EDN Issue #139 - Now Available 2018-05-08
In this issue:
- Anthropology as a Tool for Facilitating Agricultural Development
- Invasion of the Fall Armyworm
- Echoes from our Network: Millipede Damage after First Rains
- From ECHO's Seed Bank: Passionfruit
Alien Invasions, People-centered development, and the Passion(fruit)
From ECHO's Seed Bank: Purple Passionfruit - Gene Fifer
Passionfruit can take 12 to 18 months to fruit after planting, but patient care will be rewarded with beautiful flowers and tasty, aromatic fruit. Passionfruit is similar in flavor to guava. Its juice is enjoyed on its own or mixed with other tropical juices, and the pulp is used in sauces, gelatin, candies, jams, ice cream, and pastry fillings. The ovoid fruit is 4 to 7 cm in diameter and contains high levels of vitamins A and C.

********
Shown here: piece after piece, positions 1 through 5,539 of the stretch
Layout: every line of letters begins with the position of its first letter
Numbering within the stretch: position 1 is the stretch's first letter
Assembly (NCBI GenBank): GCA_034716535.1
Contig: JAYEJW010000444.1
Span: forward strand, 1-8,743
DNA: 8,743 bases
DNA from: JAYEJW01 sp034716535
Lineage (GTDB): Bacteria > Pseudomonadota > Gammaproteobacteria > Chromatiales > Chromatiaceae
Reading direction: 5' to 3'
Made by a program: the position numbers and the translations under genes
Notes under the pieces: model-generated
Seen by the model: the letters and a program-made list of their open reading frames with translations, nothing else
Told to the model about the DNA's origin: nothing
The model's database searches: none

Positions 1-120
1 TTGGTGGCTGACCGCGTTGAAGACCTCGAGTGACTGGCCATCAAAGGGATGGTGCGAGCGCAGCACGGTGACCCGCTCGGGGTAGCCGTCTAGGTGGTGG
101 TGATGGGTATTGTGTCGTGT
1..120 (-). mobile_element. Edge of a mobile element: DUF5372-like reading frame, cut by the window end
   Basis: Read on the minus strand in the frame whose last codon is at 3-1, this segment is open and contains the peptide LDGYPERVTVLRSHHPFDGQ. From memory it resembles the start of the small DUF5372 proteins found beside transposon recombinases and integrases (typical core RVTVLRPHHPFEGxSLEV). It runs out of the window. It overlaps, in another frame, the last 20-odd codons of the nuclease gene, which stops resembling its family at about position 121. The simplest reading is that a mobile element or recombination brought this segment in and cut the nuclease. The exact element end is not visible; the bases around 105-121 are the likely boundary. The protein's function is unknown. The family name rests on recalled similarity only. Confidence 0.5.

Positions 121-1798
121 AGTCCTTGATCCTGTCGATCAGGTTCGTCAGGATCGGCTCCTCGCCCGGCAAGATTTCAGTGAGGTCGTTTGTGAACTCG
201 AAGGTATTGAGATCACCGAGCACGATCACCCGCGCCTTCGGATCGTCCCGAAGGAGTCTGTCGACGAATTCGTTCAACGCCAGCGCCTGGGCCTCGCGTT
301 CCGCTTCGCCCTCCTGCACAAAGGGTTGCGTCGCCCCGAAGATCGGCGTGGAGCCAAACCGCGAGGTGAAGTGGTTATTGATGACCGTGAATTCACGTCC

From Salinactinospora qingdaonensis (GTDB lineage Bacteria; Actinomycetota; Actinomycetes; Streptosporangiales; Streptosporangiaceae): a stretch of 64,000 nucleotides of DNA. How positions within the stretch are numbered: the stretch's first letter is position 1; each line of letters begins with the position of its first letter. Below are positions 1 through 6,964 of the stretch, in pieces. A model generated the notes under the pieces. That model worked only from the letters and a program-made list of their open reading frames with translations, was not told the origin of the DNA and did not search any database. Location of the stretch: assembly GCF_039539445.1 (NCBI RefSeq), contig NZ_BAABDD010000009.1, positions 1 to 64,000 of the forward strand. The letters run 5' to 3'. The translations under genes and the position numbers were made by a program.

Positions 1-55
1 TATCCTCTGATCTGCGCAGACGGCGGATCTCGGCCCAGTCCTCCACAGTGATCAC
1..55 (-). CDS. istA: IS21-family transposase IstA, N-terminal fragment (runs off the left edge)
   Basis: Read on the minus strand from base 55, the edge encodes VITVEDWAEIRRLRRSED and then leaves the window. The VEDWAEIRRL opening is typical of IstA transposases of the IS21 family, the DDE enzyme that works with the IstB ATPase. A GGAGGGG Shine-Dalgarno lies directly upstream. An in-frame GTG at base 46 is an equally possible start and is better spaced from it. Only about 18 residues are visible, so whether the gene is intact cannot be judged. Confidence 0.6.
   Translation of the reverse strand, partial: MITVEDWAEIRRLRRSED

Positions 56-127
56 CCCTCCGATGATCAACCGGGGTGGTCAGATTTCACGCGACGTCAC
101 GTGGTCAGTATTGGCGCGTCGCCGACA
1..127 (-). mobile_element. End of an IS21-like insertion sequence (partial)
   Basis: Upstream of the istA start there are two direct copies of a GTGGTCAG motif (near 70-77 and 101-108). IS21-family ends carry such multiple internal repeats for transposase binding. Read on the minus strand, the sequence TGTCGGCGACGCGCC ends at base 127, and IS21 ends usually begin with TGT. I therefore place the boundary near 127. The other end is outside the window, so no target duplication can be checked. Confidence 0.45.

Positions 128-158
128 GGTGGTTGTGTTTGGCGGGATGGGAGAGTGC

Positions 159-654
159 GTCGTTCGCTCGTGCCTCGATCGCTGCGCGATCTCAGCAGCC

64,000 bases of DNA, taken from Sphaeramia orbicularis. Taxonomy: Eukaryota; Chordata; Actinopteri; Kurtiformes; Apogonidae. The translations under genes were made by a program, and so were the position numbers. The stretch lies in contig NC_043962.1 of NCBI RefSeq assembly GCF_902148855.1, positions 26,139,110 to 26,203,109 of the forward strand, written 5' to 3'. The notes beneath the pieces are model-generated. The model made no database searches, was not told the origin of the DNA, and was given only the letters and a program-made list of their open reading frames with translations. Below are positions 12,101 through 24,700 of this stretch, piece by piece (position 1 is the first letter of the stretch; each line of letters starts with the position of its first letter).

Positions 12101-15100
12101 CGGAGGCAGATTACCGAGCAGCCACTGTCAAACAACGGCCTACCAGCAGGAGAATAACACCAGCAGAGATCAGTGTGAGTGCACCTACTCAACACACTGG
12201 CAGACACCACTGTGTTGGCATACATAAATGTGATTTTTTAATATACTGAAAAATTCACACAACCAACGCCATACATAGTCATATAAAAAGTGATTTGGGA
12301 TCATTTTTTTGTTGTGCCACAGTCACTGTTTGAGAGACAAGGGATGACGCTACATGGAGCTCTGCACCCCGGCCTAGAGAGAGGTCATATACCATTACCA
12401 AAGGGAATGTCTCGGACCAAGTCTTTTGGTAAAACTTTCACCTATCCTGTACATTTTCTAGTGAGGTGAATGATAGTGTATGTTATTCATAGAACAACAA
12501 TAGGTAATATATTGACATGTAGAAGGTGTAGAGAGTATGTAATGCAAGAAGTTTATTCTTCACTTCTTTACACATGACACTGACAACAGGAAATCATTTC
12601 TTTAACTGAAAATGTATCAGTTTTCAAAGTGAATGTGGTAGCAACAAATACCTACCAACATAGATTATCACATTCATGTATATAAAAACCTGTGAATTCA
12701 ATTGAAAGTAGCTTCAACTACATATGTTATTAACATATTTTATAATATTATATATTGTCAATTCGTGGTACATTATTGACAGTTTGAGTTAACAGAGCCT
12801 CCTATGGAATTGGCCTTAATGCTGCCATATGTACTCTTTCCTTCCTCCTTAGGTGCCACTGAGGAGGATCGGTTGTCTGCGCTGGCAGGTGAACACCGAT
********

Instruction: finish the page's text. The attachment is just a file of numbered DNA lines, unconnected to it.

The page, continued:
There are both purple (Passiflora edulis), and yellow (Passiflora ligularis) forms of passionfruit. Both kinds of passionfruit are called by other common names, including granadilla, maracuja peroba, and linmangkon. Purple passionfruit is best suited to subtropical climates, whereas yellow varieties grow best in hotter, more humid tropical climates. Fruits of the purple form, as the name implies, turn dark purple or black when they mature. The skin also wrinkles when the fruit is mature.